A few years ago I was having coffee with a friend of mine. He asked how our little house church was going. I let him know it was going great and asked about his group. What he said next really shifted my paradigms in a good way.
He said, “Well, we’re all learning how to love God and love one another…”
I nodded and sipped my coffee, but then he kept going and added this: “…and we’re all learning how to receive love from God and to receive love from each other.”
That made me stop and think.
Until that moment I don’t think it ever occurred to me that a room full of people trying to Love God and Love one another would totally fail unless they first learned how to receive love from each other first.
It seemed so obvious once he said it out loud, but until that moment I had never really understood this principle.
So, the next time our house church got to together we talked about this and everyone agreed that it was pointless to try to love God or love one another if we weren’t all primarily capable of receiving love – from God and from each other.
That’s when we started spending more time focusing on learning how to receive love…which isn’t very easy for most of us.
See, opening ourselves up to be loved by others involves being vulnerable. It means being known in ways that might make some of us uncomfortable.
Truthfully, to be fully loved one must make oneself available to be profoundly hurt as well. There’s no way around it.
Vulnerability is what makes love possible, and it’s also what makes being wounded possible, too.
That’s the big risk, and most of us never allow ourselves to be fully loved because we’re always holding something back out of fear and protecting ourselves from the possibility of pain.
As C.S. Lewis put it:
“To love at all is to be vulnerable. Love anything and your heart will be wrung and possibly broken. If you want to make sure of keeping it intact you must give it to no one, not even an animal. Wrap it carefully round with hobbies and little luxuries; avoid all entanglements. Lock it up safe in the casket or coffin of your selfishness. But in that casket, safe, dark, motionless, airless, it will change. It will not be broken; it will become unbreakable, impenetrable, irredeemable. To love is to be vulnerable.” ( C.S. Lewis, The Four Loves)
However, if we can really let go and allow ourselves to be known and vulnerable and open for potential pain, we also make ourselves ready to receive love – both from God and from others.
So, what I’ve learned over the years is that this love is a complete cycle. It starts, I believe, with learning how to receive the amazing, unending, inconceivably transcendant love of God. Because God IS love, this is our primary way of knowing and experiencing God – to be still and know that we are loved by a God who is love, and to realize that we were created in the image of love. This means that to be loved is at the core of our identity. To be human is to be beloved by God. Once we grasp this, and start to experience this as a regular part of our everyday reality, we’re ready to move on to learning how to be loved by our fellow human beings.It also helps if we can understand that not everyone experiences love the same way. Some of us are best loved by physical touch (hugs, pats on the back), others feel most loved when we speak words of affirmation over them, or when we spend quality time with them, or when we perform acts of service for them, or when we give them a thoughtful gift. [These are “Love Languages” described in Gary Chapman’s book of the same name].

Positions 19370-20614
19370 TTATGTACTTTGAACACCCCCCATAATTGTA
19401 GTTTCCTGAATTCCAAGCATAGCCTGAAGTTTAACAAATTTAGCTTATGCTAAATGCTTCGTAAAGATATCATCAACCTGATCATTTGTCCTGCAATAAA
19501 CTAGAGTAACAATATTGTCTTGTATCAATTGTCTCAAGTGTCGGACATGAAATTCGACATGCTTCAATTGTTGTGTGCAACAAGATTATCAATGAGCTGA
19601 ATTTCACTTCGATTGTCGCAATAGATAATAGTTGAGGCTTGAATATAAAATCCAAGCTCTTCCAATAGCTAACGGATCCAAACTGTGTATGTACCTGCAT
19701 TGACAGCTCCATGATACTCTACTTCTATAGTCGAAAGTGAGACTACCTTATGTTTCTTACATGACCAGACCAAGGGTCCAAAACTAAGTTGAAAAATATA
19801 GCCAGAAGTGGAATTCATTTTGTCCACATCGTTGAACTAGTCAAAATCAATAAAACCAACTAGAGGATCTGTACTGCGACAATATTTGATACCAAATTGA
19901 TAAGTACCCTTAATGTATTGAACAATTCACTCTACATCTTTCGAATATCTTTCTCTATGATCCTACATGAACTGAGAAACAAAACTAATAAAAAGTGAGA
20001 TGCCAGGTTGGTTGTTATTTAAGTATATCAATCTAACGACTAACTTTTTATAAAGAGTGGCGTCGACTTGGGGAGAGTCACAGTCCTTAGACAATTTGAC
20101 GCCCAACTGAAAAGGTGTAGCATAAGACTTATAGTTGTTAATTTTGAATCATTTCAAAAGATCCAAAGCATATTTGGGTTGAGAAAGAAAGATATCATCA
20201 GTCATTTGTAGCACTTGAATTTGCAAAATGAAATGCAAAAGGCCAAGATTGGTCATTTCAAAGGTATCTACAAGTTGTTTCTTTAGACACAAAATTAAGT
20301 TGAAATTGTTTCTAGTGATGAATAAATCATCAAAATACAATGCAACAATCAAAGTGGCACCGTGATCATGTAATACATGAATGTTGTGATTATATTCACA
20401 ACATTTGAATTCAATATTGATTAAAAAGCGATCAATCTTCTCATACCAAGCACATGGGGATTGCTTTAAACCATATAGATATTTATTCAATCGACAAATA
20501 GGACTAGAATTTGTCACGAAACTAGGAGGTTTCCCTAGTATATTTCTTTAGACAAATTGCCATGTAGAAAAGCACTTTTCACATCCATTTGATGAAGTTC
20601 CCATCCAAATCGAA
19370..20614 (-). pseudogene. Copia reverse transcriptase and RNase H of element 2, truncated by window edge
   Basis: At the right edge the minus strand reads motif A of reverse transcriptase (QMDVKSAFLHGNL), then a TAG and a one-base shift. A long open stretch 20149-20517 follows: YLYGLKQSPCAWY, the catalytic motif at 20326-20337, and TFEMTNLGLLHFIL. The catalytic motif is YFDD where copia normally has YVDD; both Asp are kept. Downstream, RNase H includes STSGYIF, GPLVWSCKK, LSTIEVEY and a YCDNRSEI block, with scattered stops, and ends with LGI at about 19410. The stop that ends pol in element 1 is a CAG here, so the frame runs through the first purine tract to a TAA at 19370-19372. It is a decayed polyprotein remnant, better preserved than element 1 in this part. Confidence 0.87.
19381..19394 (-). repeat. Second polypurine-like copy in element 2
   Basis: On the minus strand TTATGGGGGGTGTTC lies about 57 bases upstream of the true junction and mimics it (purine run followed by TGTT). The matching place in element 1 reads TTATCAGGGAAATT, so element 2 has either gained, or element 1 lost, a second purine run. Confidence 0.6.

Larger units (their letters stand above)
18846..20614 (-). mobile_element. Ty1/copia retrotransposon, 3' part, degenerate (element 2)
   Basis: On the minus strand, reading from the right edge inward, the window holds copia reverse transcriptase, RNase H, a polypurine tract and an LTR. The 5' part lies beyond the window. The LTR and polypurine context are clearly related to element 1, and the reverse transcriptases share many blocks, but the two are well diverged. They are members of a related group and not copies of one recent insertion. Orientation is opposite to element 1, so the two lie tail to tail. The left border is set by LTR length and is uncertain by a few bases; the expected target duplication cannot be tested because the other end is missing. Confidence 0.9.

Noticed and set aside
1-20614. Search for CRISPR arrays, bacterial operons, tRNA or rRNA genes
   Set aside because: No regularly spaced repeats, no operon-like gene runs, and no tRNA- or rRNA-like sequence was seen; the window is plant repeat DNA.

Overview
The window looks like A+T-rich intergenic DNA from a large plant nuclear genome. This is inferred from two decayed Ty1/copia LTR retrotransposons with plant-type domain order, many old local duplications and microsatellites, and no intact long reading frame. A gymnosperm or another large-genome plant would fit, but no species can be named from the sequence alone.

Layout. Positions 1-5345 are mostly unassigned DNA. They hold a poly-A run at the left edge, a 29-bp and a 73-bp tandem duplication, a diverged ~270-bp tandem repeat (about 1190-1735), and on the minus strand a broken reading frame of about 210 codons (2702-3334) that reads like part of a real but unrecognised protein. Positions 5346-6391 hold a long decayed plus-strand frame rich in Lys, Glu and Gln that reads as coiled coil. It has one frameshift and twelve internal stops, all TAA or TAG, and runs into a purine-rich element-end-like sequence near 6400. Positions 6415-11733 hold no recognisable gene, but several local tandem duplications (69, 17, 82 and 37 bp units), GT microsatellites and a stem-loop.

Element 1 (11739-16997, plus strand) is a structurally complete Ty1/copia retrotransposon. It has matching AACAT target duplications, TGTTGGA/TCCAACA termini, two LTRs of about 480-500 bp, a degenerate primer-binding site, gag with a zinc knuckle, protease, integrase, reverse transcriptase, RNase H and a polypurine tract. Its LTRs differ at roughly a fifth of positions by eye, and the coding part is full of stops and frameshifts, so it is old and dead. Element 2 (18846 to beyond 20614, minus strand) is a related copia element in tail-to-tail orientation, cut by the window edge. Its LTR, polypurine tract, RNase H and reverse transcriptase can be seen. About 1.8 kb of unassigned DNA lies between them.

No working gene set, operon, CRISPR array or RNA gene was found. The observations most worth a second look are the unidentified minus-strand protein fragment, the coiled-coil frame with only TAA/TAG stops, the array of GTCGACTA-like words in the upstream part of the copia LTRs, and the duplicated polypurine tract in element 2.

Once we’ve taken time to learn someone’s love language and then start practicing ways to show them love in the ways they experience is best, we can finally begin to engage one another in more loving ways that hit home and do the most inner good.
So, how are you learning to be loved by God, or to receive love from others? Until you’ve gotten really good at receiving love, I don’t think you’ll ever really learn how to love others, or to love yourself.
Being filled with the amazing love of God – which transcends knowledge and is higher, wider, longer and deeper than anything we could ever imagine – is the reservoir we draw from when we want to show love to others, or to ourselves. Until we have been filled with this love, our efforts to love anyone, or anything, will be greatly diminished.
I encourage you to try learning how to receive love more – from God and from others around you – even as you look for ways to love God and love other people in your circle of influence.
The world needs more love, and so do we. Why not start learning how to increase our capacity for giving and receiving love?
PLUS: My publisher [Quoir] has also dropped the price on almost every Kindle edition in their catalog to just .99 cents on Amazon right now, for the entire month of April.
Keith Giles was formerly a licensed and ordained minister who walked away from organized church 11 years ago, to start a home fellowship that gave away 100% of the offering to the poor in the community. Today, He and his wife have returned to El Paso, TX after 25 years, as part of their next adventure. They hope to start a new house church very soon.